Google Adding HEVC Playback to Chrome? Seems like a Longshot

I recently received the following message from a colleague, a respected IP attorney, on LinkedIn.

Hi Jan, hope all’s well. What do you make of Google joining HEVC Advance’s pool (now Access Advance)? Talking to some relevant players, I think it’s a prelude to Chrome supporting HEVC. Do you think it has any implications for AV2 or VVC? Thanks, and hope you have a good holiday.

My colleague was referencing a news announcement you can read here stating that:

Access Advance (“Advance”), an independent licensing administrator, today announced the addition of over 30 Licensees in recent months, including, ARRIS Solutions (a leading set-top box provider), DJI (a leading drone provider), Google (a leading internet-related services and products provider), Hanwha Techwin (a leading surveillance camera provider), OPPO (a leading global smart device brand), Panasonic (a leading multi-national electronics provider), and Panasonic i-PRO Sensing Solutions (a leading security/surveillance solutions and device provider).

Advance also recently welcomed Digital Insights, Google, and IBEX PT Holdings to the HEVC Advance Patent Pool as Licensors. The HEVC Advance Patent Pool now contains over 13,000 HEVC/H.265 essential patents, and of those patents, almost 11,000 are now available in a pool license exclusively through the HEVC Advance Patent Pool.

Here’s what I responded:

Google has HEVC in Android and some consumer products like Chromecast (and Pixel – see comment below) so it’s not a surprise that they signed a license agreement.

If they own IP used in HEVC it makes sense for them to monetize it by joining a pool.

I have no idea what Google is planning to do with Chrome, but the lack of browser support for HEVC is one of AV1’s strongest competitive advantage over HEVC. If Google added HEVC to Chrome it would really hurt the AV1 effort and make them seem like hypocrites.¬†Seems like a long shot to me.

So, I just wanted to put this news out there and learn if anyone had heard anything about Chrome supporting HEVC (or had any other thoughts about the above).

About Jan Ozer

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I help companies train new technical hires in streaming media-related positions; I also help companies optimize their codec selections and encoding stacks and evaluate new encoders and codecs. I am a contributing editor to Streaming Media Magazine, writing about codecs and encoding tools. I have written multiple authoritative books on video encoding, including Video Encoding by the Numbers: Eliminate the Guesswork from your Streaming Video ( and Learn to Produce Video with FFmpeg: In Thirty Minutes or Less ( I have multiple courses relating to streaming media production, all available at I currently work as as a Senior Director in Marketing.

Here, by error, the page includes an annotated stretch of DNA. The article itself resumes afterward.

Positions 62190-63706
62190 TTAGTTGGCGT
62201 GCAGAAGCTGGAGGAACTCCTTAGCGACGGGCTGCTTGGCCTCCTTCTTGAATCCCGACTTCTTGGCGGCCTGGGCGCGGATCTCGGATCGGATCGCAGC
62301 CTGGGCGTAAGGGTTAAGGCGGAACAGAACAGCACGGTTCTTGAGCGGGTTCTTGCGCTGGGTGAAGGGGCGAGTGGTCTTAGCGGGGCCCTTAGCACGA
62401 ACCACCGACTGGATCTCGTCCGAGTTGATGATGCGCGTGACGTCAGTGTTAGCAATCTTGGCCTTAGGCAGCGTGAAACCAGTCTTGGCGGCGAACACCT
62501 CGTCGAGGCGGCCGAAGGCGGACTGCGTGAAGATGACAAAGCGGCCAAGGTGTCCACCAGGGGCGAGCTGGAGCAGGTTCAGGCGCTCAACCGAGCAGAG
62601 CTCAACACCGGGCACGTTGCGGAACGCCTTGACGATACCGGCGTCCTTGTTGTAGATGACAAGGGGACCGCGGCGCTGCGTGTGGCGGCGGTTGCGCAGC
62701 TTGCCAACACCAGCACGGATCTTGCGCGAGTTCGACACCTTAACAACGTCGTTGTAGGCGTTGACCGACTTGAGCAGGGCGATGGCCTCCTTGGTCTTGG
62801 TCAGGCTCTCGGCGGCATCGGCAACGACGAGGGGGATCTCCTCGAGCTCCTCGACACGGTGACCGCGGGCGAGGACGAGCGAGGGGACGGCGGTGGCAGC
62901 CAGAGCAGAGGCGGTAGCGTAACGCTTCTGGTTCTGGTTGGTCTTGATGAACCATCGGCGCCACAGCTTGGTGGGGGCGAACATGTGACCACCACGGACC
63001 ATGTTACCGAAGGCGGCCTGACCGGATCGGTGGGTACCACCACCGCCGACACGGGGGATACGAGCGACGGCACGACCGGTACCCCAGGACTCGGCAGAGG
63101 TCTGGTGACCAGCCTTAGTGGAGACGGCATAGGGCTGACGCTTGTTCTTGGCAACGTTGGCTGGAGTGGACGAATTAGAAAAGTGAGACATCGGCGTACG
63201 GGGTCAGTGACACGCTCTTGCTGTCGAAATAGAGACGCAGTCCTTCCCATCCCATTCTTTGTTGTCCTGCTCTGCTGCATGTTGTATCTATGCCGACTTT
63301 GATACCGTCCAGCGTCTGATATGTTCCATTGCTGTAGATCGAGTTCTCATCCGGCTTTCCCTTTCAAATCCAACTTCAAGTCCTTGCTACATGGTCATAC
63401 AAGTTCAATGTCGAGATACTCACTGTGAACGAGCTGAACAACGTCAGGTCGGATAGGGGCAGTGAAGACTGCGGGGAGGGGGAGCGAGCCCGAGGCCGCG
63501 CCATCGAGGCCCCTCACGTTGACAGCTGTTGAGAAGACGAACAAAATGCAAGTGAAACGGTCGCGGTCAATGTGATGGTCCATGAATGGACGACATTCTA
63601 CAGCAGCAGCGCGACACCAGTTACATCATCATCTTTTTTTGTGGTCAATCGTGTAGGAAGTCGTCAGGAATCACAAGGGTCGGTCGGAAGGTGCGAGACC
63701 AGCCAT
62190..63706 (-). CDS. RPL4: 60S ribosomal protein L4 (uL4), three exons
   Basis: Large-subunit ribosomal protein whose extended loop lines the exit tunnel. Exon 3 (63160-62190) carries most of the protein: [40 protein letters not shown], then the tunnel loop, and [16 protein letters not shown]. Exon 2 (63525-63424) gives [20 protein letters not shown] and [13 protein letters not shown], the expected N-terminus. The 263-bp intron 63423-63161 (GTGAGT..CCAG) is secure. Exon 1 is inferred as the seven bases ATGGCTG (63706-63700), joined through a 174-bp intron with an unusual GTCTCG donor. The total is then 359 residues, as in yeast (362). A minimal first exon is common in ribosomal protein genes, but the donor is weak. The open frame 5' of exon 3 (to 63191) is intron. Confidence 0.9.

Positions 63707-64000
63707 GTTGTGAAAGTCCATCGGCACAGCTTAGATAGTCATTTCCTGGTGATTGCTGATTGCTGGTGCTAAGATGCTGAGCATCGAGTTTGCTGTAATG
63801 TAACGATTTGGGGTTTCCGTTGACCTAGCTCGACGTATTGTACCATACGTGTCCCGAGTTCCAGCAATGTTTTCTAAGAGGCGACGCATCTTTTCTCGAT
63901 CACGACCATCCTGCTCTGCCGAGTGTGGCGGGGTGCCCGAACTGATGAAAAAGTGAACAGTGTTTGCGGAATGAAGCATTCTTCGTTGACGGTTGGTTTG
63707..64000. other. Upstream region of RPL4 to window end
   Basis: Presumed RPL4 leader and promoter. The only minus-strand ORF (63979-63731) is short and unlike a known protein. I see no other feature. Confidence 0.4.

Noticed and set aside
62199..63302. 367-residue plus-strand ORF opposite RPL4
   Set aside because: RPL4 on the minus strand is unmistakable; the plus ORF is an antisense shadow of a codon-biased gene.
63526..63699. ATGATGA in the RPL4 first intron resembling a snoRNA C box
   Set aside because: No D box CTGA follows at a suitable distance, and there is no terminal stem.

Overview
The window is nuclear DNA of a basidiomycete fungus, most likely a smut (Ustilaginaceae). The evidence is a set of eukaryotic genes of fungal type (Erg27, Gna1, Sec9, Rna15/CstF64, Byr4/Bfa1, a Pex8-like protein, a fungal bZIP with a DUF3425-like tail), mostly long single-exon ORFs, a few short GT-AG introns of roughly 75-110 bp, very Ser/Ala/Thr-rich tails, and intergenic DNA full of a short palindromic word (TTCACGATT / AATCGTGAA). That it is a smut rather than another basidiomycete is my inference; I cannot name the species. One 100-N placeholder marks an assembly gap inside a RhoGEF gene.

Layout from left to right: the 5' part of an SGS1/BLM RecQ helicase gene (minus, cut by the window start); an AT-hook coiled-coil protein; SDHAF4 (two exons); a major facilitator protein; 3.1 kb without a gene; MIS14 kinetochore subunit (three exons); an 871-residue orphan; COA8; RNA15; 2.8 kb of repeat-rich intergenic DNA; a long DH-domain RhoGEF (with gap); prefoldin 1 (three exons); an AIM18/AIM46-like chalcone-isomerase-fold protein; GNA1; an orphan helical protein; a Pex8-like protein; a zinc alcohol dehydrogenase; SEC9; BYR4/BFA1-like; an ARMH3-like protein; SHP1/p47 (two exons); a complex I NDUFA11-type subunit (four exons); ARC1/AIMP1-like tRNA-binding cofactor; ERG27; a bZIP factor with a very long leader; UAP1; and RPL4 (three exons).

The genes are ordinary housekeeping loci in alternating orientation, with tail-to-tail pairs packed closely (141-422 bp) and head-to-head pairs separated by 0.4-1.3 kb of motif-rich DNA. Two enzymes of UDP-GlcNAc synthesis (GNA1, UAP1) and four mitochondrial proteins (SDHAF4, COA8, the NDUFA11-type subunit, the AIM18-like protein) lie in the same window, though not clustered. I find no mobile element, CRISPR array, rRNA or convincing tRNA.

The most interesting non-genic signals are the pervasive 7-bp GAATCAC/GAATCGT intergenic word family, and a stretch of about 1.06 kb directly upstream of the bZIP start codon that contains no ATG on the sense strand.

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  1. With respect to the real-time path, chrome has added support for HEVC RTP Payload roughly a year ago, at the request of several external players likely including Apple, INTEL, and CoSMo/Millicast.

    The design of the chrome WebRTC implementation allows to plug in any encoder/decoder externally, as long as the RTP payload is supported. INTEL, whose hardware supports HEVC enc/dec by default, already had a full implementation in their Open Webrtc Toolkit, from which Apple derived their own Safari implementation. Currently, safari Tech preview has CPU and GPU HW accelerated support for HEVC in webrtc. Their more limited, and controlled hardware landscape makes it somewhat easier for them.

    It is possible that Google decide to support HEVC wherever HW support is present, without software fallback, just like they eventually did for H264 on android.

    it is also possible that they only do it for native apps, by injecting the support as an Encoder, respectively decoder, factory (google duo has a lot of extensions that are not in chrome).

    I believe the chances were small, as it would have happened already otherwise, but a change in the licensing landscape could help making it happen. Technically, there is but little left to do, back-porting the patches from Apple, or INTEL would be enough.

    I agree with you though, with respect to not only their engagement on AV1 and 2, but also the push behind scalable / layered codecs in general (SVC), it does not seem to make sense at this stage.

  2. Google directly sells the Pixel line of Chromebooks and phones, as well as the Chromecast. They would have a liability for intellectual property in that respect irrespective of who actually manufactured them (LG, Foxconn, etc?) because Google is the one “introducing” the product on to the market which is often where the liability lays.

  3. Good one – thanks Bob – added a note to the main article.

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